Even as New Delhi strikes a peace deal with one of the most dominant insurgent groups of Northeast India – the NSCN (I-M) – there’s clamour for an autonomous council for a Naga tribe residing in Assam.
The Rengma Hoho, the apex body of Rengma Nagas, has demanded an autonomous council for the Naga tribe residing in Assam. It has urged the Centre’s interlocutor for Naga talks, RN Ravi, and NSCN-IM leadership to formulate a structure whereby the council is provided for the welfare of the Rengmas residing in Assam. The Rengmas mostly inhabit Karbi Anglong district of Assam.
In a statement, the Rengma Hoho asserted that the Rengma Nagas were arbitrarily divided between Assam and Nagaland. It also alleged that those in Assam have been deprived of their basic human needs, and added that it was open to physical verification of Rengma lands.
Meanwhile, the Rengma Hoho also welcomed the framework agreement signed between the Government of India and the NSCN-IM in August this year.
During a meeting recently, the Hoho also reviewed the framework agreement and termed it as a ‘positive step towards finding a solution to the protracted Indo-Naga political problem’.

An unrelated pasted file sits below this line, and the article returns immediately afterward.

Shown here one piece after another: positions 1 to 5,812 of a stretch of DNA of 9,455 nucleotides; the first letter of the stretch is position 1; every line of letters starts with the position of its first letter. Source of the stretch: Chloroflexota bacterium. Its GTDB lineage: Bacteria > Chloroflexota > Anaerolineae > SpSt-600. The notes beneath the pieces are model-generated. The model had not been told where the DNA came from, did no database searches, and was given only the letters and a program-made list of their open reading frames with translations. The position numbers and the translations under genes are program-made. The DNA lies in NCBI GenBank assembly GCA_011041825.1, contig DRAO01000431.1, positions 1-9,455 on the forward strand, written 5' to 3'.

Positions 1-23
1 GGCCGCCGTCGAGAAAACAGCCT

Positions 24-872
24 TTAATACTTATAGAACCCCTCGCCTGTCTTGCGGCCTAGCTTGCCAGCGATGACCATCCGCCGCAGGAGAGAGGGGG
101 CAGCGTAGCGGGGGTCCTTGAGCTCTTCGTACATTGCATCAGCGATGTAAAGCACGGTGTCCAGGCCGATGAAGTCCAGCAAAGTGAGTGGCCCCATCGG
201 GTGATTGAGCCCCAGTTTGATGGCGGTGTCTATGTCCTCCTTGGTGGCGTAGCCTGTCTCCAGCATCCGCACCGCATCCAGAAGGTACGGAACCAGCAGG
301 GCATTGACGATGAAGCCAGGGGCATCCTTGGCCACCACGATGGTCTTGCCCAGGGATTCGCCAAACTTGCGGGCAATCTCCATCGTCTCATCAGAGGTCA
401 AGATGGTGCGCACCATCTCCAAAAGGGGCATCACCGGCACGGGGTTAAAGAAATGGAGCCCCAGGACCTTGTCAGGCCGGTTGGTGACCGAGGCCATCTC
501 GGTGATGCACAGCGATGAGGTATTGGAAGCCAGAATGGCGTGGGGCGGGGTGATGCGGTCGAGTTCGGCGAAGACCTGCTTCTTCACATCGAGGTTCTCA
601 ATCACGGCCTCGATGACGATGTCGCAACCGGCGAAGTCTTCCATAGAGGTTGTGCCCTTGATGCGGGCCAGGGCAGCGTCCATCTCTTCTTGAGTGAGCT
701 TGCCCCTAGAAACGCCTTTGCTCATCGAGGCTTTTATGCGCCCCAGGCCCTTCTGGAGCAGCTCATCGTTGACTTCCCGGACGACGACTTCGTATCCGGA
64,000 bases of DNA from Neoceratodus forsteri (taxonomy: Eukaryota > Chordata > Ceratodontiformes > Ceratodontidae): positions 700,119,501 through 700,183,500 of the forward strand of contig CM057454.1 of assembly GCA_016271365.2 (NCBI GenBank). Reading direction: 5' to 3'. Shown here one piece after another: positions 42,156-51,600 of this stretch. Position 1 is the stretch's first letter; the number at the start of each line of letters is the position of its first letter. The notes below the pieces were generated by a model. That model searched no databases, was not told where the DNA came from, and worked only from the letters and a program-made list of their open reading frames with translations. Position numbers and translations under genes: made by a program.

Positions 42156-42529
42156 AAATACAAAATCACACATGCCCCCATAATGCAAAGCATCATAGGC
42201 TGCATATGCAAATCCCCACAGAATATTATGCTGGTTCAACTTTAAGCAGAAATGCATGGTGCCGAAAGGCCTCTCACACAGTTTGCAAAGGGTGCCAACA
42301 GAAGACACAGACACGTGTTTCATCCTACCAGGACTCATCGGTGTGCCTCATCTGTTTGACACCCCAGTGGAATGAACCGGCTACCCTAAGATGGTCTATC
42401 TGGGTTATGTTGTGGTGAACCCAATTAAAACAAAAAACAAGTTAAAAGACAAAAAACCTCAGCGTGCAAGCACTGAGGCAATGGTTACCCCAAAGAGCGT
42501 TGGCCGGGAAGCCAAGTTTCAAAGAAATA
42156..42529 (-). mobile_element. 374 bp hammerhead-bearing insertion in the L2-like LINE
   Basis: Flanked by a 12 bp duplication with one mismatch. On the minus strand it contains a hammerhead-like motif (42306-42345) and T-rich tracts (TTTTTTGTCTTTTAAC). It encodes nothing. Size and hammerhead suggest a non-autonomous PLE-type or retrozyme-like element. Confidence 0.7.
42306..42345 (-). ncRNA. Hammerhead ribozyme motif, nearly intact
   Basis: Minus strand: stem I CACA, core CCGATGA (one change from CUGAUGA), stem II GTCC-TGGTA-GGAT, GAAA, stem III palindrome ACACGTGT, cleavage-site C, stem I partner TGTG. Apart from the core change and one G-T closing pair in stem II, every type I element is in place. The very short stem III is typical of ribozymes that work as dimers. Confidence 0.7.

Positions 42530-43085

Stating that the Rengmas share a major portion of the Naga problem, it asserted that the Naga tribe had contributed significantly to the Naga political struggle and pointed out that the first Naga flag was designed and woven by a Rengma woman and hoisted on Rengma soil.
The Rengma Hoho reiterated that the Rengmas were never confused over the Naga political issue as they always stood for a peaceful negotiated settlement. It suggested that if the ongoing talks between the Government of India and NSCN-IM ushered in mutual understanding and respect for each other’s rights, then it should be agreed upon by both parties to implement and protect it under the clause.
The Rengma Hoho was, however, of the opinion that in the event of any final solution, leaders of all Naga political groups, stakeholders and tribes should be taken into confidence. Finally, it made itself clear that prejudices and partisanship at the present juncture would not be good for the Nagas.